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Reasons For Decision

Re:

Reasons For Decision

Reasons for Decision
File No. 201229


IN THE MATTER OF SETTLEMENT HEARING
PURSUANT TO SECTION 24.4 OF BY-LAW NO. 1 OF
THE MUTUAL FUND DEALERS ASSOCIATION OF CANADA


Re: Imtiaz (“Tim”) Mahamood Mohamed


Heard: December 3, 2012 in Toronto, Ontario
Reasons for Decision: December 21, 2012

REASONS FOR DECISION


Hearing Panel of the Central Regional Council:

Hon. Stanley R. Kurisko, Q.C.
Chair

Glenda Towle
Industry Representative

Guenther W.K. Kleberg
Industry Representative

Appearances:

Lyla Simon
)
Counsel for the Mutual Fund Dealers Association

) of Canada

James Camp
)
Counsel for Imtiaz (‘Tim”) Mahamood Mohamed

) (the
“Respondent”)

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1.
The Staff of the Mutual Fund Dealers Association of Canada (“MFDA”) and the
Respondent entered into a Settlement Agreement which they negotiated pursuant to s. 24.4.1 of
MFDA By-law No. 1. They submitted the Settlement Agreement to this Hearing Panel pursuant
to Rule 15 of the MFDA Rules of Procedure for approval or rejection. After considering the
Settlement Agreement, the other material filed and upon hearing the submissions made by
Enforcement Counsel and by counsel for the Respondent, the Hearing Panel issued an Order
accepting the Settlement Agreement. These are our reasons for making that Order.

AGREED FACTS

Registration History of the Respondent

2.
From 1999 to November 3, 2007, when he was terminated for cause as a result of the
events described herein, the Respondent was registered in Ontario as a mutual fund salesperson
and branch manager with Dundee Private Investors Inc. (“Dundee”).1

3.
Commencing February 26, 2008,2 the Respondent was re-registered in Ontario as a
dealing representative in the categories of mutual fund dealer and exempt market dealer with
Keybase Financial Group Inc. (“Keybase”), a Member of MFDA. He has remained with Keybase
in this capacity to date.

4.
In light of Dundee having terminated the Respondent, the Ontario Securities Commission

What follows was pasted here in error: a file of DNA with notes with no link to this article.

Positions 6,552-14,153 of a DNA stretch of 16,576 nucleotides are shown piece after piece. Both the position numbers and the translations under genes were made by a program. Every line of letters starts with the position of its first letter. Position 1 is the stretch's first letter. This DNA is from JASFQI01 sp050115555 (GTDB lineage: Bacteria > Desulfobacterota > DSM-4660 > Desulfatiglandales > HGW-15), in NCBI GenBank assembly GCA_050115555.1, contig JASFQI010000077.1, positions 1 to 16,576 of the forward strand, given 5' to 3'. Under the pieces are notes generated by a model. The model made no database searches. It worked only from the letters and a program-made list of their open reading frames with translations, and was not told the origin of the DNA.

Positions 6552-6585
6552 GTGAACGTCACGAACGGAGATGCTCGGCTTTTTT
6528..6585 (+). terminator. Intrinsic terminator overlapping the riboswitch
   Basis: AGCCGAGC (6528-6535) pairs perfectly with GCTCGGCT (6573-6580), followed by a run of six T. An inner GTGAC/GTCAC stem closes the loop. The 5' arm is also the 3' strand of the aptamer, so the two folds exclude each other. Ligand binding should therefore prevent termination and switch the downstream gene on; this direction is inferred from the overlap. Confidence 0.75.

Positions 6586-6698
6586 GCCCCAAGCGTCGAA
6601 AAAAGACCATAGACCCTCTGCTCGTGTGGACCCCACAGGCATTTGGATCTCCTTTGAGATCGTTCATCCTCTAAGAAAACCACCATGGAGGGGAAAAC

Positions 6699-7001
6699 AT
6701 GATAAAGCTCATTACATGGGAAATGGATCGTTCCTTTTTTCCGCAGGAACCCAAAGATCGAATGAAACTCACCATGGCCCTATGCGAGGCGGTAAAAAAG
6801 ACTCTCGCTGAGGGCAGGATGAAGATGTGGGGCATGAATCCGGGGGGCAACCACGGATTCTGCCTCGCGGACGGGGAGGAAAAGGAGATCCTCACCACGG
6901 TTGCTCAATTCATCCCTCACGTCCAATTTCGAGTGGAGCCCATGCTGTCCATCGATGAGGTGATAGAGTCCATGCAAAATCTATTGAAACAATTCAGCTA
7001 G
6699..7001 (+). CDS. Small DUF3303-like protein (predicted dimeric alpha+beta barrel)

(“OSC”) approved his registration with Keybase subject to him providing a sworn affidavit
outlining the circumstances that led to his termination. The affidavit that was provided by the
Respondent is the subject of one of the admitted contraventions herein described in more detail
at paragraphs 7-12 below. The OSC did not impose any further terms and conditions on the
Respondent’s re-registration.

Respondent’s Misconduct

1 From 1999 to 2002, the Respondent was registered with Dundee Private Investors Management Inc. Dundee
Private Investors Inc. has been a Member of the MFDA since February 8, 2002, therefore, only the Respondent’s
conduct since February 8, 2002 is subject to MFDA jurisdiction and is contemplated herein.
2 The Respondent became employed with Keybase on January 11, 2008. However, he was not registered until
February 26, 2008.
Page 2 of 13

5.
On October 17, 2007 Dundee supervisory staff identified an irregularity with one of the
Respondent’s client’s account-opening documents. Dundee made inquiries of the Respondent,
and then arranged to audit the Respondent’s branch.

6.
From October 30, 2007 to November 1, 2007, Dundee supervisory staff carried out an
audit at the Respondent’s branch of all his client files and found, among other things, pre-signed
forms and evidence of discretionary trading.

7.
MFDA Staff conducted an investigation which revealed that the Respondent had (i)
obtained pre-signed forms; (ii) engaged in discretionary trading which the clients were aware of
and authorized; and (iii) swore an affidavit containing misleading information he provided to the
OSC.

Pre-signed Forms

8.
From 2002 to at least April 2007, the Respondent obtained 43 blank or partially
completed pre-signed trade forms (some of which were undated) for 30 clients. He maintained
these forms until November 1, 2007.

9.
At the material time Dundee’s policies and procedures prohibited Approved Persons from
asking clients to sign blank documents of any kind and also prohibited Approved Persons
maintaining pre-signed blank documents in client files.

Discretionary Trading

10.
The Respondent’s general practice was to meet with a client or speak with a client over
the telephone to determine the client’s investing intentions. He would have the client sign the
completed forms in order to carry out the client’s investing intentions. Additionally, many of the